Finally, when working with a company, make sure you give them a single point of contact so they don’t spend extra time coordinating between people in your company; As funny as it sounds, this mistake is quite common, especially with growing businesses. . Asking your designer to handle the internal coordination of ideas results in dramatic extensions to project timelines, so be sure to designate someone internally to act as a point of contact and guidance for internal discussion. Another way to save on multimedia costs is to concentrate on developing powerful ideas while keeping implementation simple. When too much time is spent on design and not enough on concept, you will waste production money and effort. To make this strategy effective, conversational companies can front-load creativity, but also display portfolio pieces that focus on conveying ideas rather than showing off a lot of special effects. Work with the designer to simplify the production process by exploring easy ways to animate key concepts, and be open to using less labor-intensive “vector” animation rather than 3D animation or video production. For sound, look for talented and “unknown” freelance musicians who work from home, or voice actors who can provide original audio to keep licensing costs down.

As a final point, the operational structure of the chosen design firm can also affect cost and quality. Offshoring software development is well established, but overseas design work is less common and can lead to interesting results due to cultural differences or lack of marketing knowledge. At the same time, larger multimedia projects often benefit from repetitive offshore production. Depending on your needs, a “full-fledged” offshore company with only a sales presence in the US may not be able to provide you with the customer service you need. On the other hand, an all-US company will double your production costs.

The best option for small businesses is a design firm that uses a hybrid approach, where creative development and high-end design are managed by professionals you can meet and build relationships with, but where larger production is cost-effectively managed by an offshore team.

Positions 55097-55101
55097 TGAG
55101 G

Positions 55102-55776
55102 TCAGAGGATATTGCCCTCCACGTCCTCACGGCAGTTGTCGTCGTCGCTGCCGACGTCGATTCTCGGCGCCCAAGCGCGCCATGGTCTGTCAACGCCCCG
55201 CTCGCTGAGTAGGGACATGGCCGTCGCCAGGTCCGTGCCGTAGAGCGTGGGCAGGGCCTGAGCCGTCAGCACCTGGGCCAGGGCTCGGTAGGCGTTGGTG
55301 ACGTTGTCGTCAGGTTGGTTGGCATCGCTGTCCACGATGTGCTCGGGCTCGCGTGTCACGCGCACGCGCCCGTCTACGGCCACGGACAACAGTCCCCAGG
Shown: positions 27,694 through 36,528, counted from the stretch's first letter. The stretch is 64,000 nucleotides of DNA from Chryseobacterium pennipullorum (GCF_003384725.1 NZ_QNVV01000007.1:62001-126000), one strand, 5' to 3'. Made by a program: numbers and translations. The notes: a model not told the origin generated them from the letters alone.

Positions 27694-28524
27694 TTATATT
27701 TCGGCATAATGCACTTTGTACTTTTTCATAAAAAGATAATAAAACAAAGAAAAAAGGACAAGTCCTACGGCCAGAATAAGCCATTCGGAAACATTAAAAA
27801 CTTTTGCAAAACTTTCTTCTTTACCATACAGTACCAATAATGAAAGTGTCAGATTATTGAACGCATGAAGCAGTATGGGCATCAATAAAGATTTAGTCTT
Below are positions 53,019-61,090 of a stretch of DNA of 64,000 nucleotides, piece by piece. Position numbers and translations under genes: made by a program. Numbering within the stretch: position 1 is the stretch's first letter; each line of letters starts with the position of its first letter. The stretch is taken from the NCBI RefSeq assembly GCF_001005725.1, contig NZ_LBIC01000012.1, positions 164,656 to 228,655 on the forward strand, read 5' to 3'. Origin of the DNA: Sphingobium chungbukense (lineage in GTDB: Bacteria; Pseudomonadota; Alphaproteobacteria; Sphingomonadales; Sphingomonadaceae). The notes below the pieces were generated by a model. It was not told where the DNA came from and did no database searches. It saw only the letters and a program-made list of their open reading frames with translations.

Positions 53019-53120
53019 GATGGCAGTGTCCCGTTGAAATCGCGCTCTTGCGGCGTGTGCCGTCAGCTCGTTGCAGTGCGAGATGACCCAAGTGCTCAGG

By controlling media costs, your business can have a highly effective communication tool that can capture the interest of site visitors or ad viewers. Remember these key points:

– Think “simple” when producing animations; focus on strong ideas.

– Be disciplined with your revisions to avoid the costs of multiple rounds of revisions.

– Take the development of creativity and let your designers produce your vision when your home creativity is strong. Alternatively, look for a trusted design agency with a strong track record of creative development.

– Work with companies that use an optimal mix of US and off-shore development.

Quality should never be cut while cutting costs. Strong concepts and ideas will make the biggest difference in the success of your presentation at the end of the day.

References

Benbasat, I., Lim, KH (2002). The effect of multimedia to improve the understanding of organizational information. Journal of Management Information Systems, 19, 114-115. Retrieved August 5, 2004, from EbscoHost, http://search.epnet.com/direct.asp?an=6976838&db=buh&loginpage=cpidlogin

Frits, M. (1997, February). Cost of computer training: directory of development houses. EMedia Professional, 10, 109. Retrieved August 12, 2004, from InfoTrac Web: General Reference Center.

Joseph, P. (2002, January). Beyond the Banner: new strategies in online advertising. Technology Update, DZNet.com. Retrieved 27 August 2004 [http://techupdate.zdnet.com/techupdate/stories/main/o,14179,2841691,00.html]

Luna, CJ, McKenzie, J. (1997, February). Testing multimedia in the community college classroom. THE Journal, 24, 78. Retrieved August 5, 2004, from EbscoHost, http://search.epnet.com/direct.asp?an=9707163770&db=afh&loginpage=cpidlo

Copyright © 2004 Polar Design